The Value in a Value-Add

WeddingIQ Blog - The Value in a Value Add-In

In a field as crowded as the wedding industry, it can be hard to stand out.  There are so many talented service providers and, frankly, it’s not hard for everyone to start looking and sounding alike to engaged couples who may quickly become overwhelmed at the prospect of planning a wedding.  Most of us put a lot of thought into our websites, our bridal show displays and other marketing materials, but have you considered creating a value-add?

I define “value-add” as any item that provides a benefit to a prospective client regardless of whether or not they eventually book you.  This could take the form of a giveaway (such as a free gift to anyone who comes into your shop or studio), but I personally prefer value-adds that educate couples and guide them toward a more informed purchasing decision, even if they ultimately select another vendor.

So what kinds of value-adds should you offer?

One way to furnish a value-add is through the use of written resources, either printed or online.  My company created an e-book earlier this year that allows readers an inside look at the sales tactics used within the DJ industry.  The book is presented as part of a comprehensive “advice” page, full of articles on budgeting for your wedding and making your wedding unique, as well as tips on “green” weddings.  We chose to offer our e-book as a free download in PDF form, without requiring registration; however, other wedding professionals have provided their eBooks after website visitors enter an email address. There are advantages and disadvantages to both approaches, and the deciding factor would probably be how many people you want your book to reach vs. how much consumer information you want to harvest.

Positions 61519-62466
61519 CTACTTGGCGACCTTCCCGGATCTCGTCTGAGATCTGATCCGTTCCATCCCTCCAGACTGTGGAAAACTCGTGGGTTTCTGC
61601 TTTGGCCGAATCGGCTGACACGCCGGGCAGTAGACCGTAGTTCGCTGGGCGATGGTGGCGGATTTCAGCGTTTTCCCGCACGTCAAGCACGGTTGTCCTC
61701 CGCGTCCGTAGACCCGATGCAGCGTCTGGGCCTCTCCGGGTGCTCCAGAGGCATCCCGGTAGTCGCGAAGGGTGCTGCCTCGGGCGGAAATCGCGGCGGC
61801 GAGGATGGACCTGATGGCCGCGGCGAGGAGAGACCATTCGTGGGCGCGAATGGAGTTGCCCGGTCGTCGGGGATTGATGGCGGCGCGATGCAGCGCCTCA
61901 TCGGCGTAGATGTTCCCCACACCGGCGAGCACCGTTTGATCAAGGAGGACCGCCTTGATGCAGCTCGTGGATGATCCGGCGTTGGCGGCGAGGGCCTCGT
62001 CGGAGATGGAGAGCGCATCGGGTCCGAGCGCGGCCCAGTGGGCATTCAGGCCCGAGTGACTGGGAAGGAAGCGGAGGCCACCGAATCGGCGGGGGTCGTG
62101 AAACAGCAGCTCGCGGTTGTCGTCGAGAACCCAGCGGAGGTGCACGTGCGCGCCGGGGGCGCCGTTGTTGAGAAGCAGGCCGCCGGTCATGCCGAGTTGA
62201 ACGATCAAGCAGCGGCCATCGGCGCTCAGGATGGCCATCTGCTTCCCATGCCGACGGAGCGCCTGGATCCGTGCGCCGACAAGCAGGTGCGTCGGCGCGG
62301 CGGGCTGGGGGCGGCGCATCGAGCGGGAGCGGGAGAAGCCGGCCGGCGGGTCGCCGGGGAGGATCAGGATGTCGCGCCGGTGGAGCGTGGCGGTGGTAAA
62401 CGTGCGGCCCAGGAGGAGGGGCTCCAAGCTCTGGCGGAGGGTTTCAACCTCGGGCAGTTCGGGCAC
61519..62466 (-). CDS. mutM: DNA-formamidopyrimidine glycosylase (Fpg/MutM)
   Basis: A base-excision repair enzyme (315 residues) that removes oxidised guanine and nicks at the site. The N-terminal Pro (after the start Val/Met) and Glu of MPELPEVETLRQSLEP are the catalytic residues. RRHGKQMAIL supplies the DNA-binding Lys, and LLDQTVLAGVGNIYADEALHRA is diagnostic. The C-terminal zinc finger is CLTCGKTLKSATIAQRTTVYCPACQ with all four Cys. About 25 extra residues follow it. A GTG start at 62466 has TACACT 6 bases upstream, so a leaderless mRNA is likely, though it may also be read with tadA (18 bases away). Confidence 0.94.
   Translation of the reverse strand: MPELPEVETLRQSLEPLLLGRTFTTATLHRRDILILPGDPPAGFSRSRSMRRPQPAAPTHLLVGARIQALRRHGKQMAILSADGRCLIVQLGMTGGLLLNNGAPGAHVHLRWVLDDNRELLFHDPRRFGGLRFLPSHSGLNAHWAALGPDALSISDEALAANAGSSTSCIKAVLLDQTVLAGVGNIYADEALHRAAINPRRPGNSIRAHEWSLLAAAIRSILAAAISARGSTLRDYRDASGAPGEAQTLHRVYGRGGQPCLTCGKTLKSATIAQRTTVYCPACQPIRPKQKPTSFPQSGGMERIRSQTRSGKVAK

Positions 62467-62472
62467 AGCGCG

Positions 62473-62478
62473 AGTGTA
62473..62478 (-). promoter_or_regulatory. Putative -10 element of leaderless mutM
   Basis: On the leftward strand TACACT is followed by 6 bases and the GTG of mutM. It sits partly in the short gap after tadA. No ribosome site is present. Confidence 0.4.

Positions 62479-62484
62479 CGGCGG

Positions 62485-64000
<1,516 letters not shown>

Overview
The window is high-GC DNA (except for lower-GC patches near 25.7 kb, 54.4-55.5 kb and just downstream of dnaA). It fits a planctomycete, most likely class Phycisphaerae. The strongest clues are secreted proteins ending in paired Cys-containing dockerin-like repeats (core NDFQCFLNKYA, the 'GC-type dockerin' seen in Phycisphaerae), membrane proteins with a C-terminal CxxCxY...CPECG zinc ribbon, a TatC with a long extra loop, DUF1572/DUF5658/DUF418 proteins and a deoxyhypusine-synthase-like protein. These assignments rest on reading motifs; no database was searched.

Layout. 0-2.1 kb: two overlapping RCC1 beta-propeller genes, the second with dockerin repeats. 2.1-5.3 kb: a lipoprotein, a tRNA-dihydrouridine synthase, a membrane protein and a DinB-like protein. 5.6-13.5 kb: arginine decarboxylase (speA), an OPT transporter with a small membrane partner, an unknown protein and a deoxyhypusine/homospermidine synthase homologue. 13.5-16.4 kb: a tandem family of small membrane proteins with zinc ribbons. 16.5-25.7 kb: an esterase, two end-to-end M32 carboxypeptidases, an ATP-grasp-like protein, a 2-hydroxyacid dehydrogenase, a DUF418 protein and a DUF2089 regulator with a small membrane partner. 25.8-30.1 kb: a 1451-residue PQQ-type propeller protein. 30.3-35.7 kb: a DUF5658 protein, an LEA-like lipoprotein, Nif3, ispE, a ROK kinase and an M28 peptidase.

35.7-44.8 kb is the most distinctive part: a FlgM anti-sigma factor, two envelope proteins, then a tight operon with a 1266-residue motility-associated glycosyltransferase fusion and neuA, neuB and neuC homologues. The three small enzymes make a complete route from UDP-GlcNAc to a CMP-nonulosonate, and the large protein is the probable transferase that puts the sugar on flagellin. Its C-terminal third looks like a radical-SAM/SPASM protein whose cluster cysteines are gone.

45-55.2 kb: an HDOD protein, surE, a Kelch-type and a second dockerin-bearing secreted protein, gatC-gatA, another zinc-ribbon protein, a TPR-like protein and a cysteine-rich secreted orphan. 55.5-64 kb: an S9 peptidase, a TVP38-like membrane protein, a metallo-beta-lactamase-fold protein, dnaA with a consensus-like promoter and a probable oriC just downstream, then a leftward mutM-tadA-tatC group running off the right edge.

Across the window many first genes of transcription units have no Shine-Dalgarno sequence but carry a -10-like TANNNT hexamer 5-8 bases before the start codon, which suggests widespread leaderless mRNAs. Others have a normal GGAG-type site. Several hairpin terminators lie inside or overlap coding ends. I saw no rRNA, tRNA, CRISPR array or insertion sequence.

Another form of value-add is a presentation of some kind.  Pavaune Pearson of Invited Special Events hosts webinars for engaged couples, covering topics ranging from date selection to event personalization.  Webinars or conference calls are a great way to convey information, because it’s relatively low-impact for the business owner to produce and gives the prospective clients a little space and privacy as well.  Of course, a “live” presentation can be extremely beneficial too, provided that it is designed around “stand-alone” information and isn’t just a sales pitch.

Offering a value-add not only impresses prospective clients with your knowledge, but it can also create credibility within your industry.  Being willing to put your expertise out there in a way that benefits engaged couples at large demonstrates confidence and promotes the idea that the industry as a whole benefits from more educated consumers.  That’s something worth considering.


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Jennifer Reitmeyer

Jennifer Reitmeyer is the founder of WeddingIQ and the owner of MyDeejay, Firebrand Messaging, and Authentic Boss. She is also a WeddingWire Education Expert, a small business coach and a professional speaker on the event industry circuit.


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